This week our cousins took us for a drive, and we visited three towns in Colombia’s coffee country, Santa Rosa, Cartago, and Pereira. Here’s a compendium of random thoughts and images from the trip.

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Beautiful buildings in this area

Bananas and coffee grow very well together. The farms that are growing oranges, bananas, and coffee together, like our cousin’s, are traditional and many have been deemed protected. The bananas and oranges provide shade and the coffee plants hold the topsoil onto the hill. Almost all the land here is vertical and protecting topsoil is crucial. Some gentleman farmers have been clearing the hills for cattle, which are less labour intensive, but the reduced ground cover leads to landslides, and it’s almost impossible for the land to recover its fertility once the topsoil has washed away.

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The healthier hillsides are those with crops or jungle rather than cleared ones like some of these

Bamboo is an important plant for protecting the land and topsoil – its roots stabilize the soil near rivers and on hillsides too steep to farm, and some varieties provide building materials. It’s such a vital plant that it’s a protected species, and you need a license to cut it down. Some locals say it’s bad luck to have it growing on your land, however, since it grows like a weed and you aren’t allowed to clear it. But on our cousin’s farm, a badly designed culvert sends rain and floodwaters down a slope near the house, washing away crops and topsoil and threatening the driveway, so the family is trying to encourage the bamboo to root on the slope and hold the land together.

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A stand of bamboo holding soil on a hilltop

The best bamboo for building in this area is called Guadua. It’s green and feathery and grows in huge clumps of jungle that are practically impenetrable. When you cut a stalk down, tiny spiny fibres work their way into your skin, making you itch like crazy. (Ellen learned this the hard way on the farm in Costa Rica and suffered a painful rash for a few days as the spines worked their way back out of her skin.) Here, they say you should only harvest bamboo at certain times of the day or month, because the stalks fill with water and then empty again in cycles according to the moon. In Costa Rica, a natural building expert told us it’s best to drill into each segment of bamboo to drain the water and fill the core with concrete to strengthen it, but here they dry it and coat it against insects and damp instead.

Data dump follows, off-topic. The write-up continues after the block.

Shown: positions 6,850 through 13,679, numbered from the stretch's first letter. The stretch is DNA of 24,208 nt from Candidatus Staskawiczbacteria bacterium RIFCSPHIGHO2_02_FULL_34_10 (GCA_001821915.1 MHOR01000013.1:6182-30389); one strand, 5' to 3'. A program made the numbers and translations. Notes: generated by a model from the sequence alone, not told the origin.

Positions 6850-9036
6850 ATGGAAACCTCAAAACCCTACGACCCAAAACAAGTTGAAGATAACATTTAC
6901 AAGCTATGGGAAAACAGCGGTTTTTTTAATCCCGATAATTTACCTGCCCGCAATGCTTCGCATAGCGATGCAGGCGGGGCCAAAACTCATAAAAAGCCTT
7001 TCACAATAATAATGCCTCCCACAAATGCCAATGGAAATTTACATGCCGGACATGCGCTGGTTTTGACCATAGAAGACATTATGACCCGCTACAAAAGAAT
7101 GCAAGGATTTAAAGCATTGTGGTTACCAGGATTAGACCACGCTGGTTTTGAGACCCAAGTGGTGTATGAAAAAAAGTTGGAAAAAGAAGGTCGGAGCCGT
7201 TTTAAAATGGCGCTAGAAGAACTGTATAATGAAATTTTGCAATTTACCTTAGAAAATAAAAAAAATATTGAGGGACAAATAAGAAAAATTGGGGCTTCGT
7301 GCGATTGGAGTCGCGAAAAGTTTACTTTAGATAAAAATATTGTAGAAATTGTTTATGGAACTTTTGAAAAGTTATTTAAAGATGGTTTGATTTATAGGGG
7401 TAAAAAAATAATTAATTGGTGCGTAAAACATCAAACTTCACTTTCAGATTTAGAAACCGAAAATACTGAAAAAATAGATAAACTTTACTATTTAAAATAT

Traditional local houses are made of large pieces of bamboo, with straw and mud walls, and are protected as heritage homes. Lots of locals want to tear them down and build houses that need less maintenance, though. The bamboo houses are truly beautiful, and are cool in the summer as they let air flow between the walls and the open ceilings.

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Inside wall (split bamboo) and outside wall (mud and straw plaster painted white) in our cabin

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Our cousin's farmhouse

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The bamboo structure my cousin built as a community theatre

The towns around here are mid-sized, bigger than villages, and large enough to have old stone churches dominating the main squares. Apparently the mob cartels that used to rule the area were Catholic, and the churches here (some big enough to be cathedrals) are grand stone structures with extensive wooden supports on the ceilings inside. They are prominently placed facing the town plazas, which are bustling even with half the town’s shops shut down for the new year celebrations. The main town squares in Pereira, Cartago, and Santa Rosa all look fairly similar. Huge mango trees provide shade around the outside of the plazas, while raised beds of plants and smaller trees are laid out in circles and spokes around the fountain or statue in the middle of the square. The plazas are also home to iguanas lazing on tree branches as well as pigeons scrounging for scraps and fruit bats fluttering among the mangos in the trees. Hundreds of locals sit along the garden walls, chatting and sipping coffee sold by numerous vendors nearby. Coffee is roasted right in the square, at little jeeps and carts where you can buy tiny cups of highly sweetened espresso-style cafe, chocolate, and other drinks for mere pennies. Other vendors sell balloons, toys, souvenirs, snacks, and phone calls by the minute.

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Kumis, a milk-based fermented beverage available on the street

The area here is beautiful, and Ellen and I are enjoying our stay very much. We have contacted several volunteer hosts in coffee country and are narrowing down our choices to decide how to spend our time here. Who knows where we might be or what we might be doing next.

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Another beverage available for sale in the village square for mere pennies

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